Good people, how many artists have to die before government wakes up to its obligation to ensure every Malawian receives quality healthcare services beyond the borders if not locally?
This was the burning issues following the news that Kwathu Drama Group leader Eric Mabedi aka Jakobo needs no less than K20 million to undergo a kidney transplant in India.
Fortunately, the Ministry of Health has offered to foot the bill for both travel and specialist treatment if he identifies an organ donor.
This is good news.
However, there are no applause for the ministry for coming to the rescue of the surviving half of Izeki ndi Jakobo.
It is only doing its job by airlifting Mabedi to a country with the capacity to treat the unique condition which cannot be cured locally.
The ministry Atupele Muluzi heads should have intervened before the artist’s personal health became talk of the town.
The more the country’s healthcare system leaves sick celebrities to beg for alms to access specialist treatment elsewhere, the more it compromises their privacy.
At worst, it leaves pensive minds asking: Is there any hope for Malawians without a name and connections to get the air tickets before death strikes?
When green trees burn, it is just a matter of time before dry wood goes up in smoke and down to ash.
Unfortunately, the celebrities crying for help from the citizenry only advertise the pathetic state of the country’s healthcare establishment in which nameless citizens die of treatable conditions due to lack of requisite personnel, equipment and medicines.
This is not hyperbolic, for poor Malawians, who dominate the fly-me-to-India list, drop dead like poisoned mice as lack of essential medical supplies that become a norm.
Mabedi is utterly thankful for government has put him on a lengthening list to access medical care, treatment and support abroad.
The shortlist of Malawians waiting to be put on the next plane to access treatment abroad is not short anyway. It comprises multitudes waiting with little or no hope for the day it will please powers that be to respect their right to live and access quality healthcare services where it is on offer. The waiting list keeps lengthening as the critical patients’ hopes to live another day are dashed by the long wait for zilch.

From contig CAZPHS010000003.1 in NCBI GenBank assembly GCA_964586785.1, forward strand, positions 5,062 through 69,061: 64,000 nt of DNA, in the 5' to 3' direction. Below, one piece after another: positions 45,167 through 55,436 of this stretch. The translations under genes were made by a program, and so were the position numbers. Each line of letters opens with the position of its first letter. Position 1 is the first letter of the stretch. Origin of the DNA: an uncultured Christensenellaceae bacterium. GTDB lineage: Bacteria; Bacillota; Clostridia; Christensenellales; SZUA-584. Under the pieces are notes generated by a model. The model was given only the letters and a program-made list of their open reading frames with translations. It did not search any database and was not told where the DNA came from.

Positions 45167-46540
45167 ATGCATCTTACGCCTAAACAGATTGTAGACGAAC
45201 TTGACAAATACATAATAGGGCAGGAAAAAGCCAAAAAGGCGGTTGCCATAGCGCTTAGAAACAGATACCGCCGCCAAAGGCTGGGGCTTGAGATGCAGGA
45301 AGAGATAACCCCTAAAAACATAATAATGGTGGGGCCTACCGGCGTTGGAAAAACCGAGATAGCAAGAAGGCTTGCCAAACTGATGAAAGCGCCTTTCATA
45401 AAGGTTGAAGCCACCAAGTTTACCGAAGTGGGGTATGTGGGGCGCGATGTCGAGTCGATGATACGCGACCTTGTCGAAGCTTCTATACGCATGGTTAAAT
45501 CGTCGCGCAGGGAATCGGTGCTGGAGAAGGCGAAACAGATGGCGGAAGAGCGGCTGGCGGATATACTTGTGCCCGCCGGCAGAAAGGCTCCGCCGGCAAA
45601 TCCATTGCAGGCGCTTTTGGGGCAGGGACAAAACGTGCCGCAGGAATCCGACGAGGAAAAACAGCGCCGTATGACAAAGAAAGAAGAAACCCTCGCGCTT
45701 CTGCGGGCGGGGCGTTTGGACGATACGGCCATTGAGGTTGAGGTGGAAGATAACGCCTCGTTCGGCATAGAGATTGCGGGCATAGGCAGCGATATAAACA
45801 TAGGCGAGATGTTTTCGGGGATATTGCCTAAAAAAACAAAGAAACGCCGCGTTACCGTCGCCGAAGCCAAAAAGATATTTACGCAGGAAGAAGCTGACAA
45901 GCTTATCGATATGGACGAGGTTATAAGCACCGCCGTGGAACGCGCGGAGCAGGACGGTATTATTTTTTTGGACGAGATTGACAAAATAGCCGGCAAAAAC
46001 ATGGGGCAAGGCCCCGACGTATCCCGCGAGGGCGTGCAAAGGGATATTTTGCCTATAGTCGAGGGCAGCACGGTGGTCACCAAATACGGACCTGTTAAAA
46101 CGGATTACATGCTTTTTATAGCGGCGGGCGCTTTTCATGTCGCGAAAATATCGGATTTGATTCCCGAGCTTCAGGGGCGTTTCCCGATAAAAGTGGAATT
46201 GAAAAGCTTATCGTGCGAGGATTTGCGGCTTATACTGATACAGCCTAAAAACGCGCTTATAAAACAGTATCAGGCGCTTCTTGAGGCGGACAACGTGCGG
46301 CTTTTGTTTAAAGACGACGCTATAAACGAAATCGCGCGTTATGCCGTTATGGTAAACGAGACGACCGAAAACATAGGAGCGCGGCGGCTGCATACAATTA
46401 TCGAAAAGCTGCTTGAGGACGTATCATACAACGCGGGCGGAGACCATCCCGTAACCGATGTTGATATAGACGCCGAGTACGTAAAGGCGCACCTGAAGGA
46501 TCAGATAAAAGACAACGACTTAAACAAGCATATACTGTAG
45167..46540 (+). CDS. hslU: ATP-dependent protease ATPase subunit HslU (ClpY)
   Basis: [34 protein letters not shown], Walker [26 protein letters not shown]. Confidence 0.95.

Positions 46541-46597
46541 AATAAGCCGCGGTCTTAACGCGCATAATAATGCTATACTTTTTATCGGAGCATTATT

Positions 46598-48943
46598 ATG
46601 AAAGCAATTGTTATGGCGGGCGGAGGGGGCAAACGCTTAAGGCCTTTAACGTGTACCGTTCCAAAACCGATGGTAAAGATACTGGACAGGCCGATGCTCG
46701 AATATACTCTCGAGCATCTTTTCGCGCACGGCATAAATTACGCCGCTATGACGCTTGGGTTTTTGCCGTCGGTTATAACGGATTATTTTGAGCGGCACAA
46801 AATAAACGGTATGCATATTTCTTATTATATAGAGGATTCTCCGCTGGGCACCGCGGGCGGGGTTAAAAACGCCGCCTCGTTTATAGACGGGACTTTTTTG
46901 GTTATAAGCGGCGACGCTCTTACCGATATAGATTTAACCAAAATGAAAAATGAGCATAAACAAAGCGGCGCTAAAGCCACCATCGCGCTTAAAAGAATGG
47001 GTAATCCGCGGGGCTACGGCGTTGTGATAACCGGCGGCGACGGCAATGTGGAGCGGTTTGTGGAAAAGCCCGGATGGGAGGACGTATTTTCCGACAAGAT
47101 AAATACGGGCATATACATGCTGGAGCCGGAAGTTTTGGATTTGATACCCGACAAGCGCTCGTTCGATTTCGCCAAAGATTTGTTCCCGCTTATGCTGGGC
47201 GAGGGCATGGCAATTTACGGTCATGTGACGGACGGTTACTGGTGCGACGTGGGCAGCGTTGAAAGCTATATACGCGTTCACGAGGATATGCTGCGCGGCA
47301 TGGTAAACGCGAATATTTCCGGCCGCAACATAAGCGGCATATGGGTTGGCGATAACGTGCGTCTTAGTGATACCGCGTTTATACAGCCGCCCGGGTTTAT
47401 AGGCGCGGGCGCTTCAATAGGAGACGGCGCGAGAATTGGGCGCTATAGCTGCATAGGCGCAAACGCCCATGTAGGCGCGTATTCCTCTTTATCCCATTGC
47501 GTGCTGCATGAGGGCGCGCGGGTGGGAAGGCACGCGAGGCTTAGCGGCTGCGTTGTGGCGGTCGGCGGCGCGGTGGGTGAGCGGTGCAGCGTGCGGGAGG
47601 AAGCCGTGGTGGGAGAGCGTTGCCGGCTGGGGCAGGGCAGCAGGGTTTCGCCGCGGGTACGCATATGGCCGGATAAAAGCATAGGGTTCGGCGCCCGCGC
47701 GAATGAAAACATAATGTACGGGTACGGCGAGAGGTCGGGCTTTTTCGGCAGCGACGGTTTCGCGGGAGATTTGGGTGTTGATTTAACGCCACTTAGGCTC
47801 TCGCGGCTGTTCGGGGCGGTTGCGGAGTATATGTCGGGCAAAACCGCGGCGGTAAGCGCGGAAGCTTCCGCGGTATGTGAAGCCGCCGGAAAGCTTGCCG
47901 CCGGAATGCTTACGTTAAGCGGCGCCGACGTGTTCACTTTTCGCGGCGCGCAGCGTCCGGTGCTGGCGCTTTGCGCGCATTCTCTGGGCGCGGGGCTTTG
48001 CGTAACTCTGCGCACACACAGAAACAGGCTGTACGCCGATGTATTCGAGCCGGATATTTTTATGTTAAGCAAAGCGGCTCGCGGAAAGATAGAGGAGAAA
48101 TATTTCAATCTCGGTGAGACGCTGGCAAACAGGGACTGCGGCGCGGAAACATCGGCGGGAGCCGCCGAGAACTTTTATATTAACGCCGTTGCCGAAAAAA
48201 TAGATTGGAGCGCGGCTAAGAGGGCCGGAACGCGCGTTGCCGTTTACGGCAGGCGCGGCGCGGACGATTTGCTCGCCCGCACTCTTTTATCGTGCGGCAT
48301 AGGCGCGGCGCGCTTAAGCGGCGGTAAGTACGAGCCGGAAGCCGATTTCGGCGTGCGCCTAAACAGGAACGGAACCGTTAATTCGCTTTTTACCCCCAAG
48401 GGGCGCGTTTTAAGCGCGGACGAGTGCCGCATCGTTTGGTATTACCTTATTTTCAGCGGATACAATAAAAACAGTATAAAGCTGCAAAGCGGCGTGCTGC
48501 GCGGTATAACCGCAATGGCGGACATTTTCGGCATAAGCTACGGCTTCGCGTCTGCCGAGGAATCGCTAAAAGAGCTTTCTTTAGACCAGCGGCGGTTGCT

Mabedi is to have jumped the seemingly long queue inundated by patients who do not seem to count in the eyes of the government, which is first and foremost obligated to guarantee Malawians access to quality healthcare both within and outside the country.
Mabedi, like many artists, has spent all his life shining a light on various causes in a world where everyone with an agenda can procure a celebrity name to dial up the voice.
In his desperate calls for millions of kwachas to make the trip to India, he subtly reminds the healthcare system leaves a lot to save lives of Malawians with acute conditions requiring kidney transplants.
Such is the wanting healthcare system that Facebook is awash with causes and crowd-funding initiatives to ensure prominent and hitherto unknown Malawians access treatment abroad or die like they didn’t count.
It reduced one-time bestselling musician Geoffrey Zigoma to gathering alms before he succumbed to skin cancer.
Princess Chitsulo survived this humiliation when she was taken ill, requiring contributions from well-wishers to undergo a heart procedure in South Africa.
There are many famous Malawians pushed to the margins by a healthcare system misconceived to think that its obligations stops at the point a doctor diagnoses a patient with a condition that cannot be cured within the country.
The Ministry of Health needs to move faster to clear the inundation of patients waiting to access treatment abroad because critical sickness is just what it is–a matter of life and death.
The long wait for well-wishers to raise enough money for specialist treatment in another country only prolongs the risks and uncertainties that kill the patients softly.n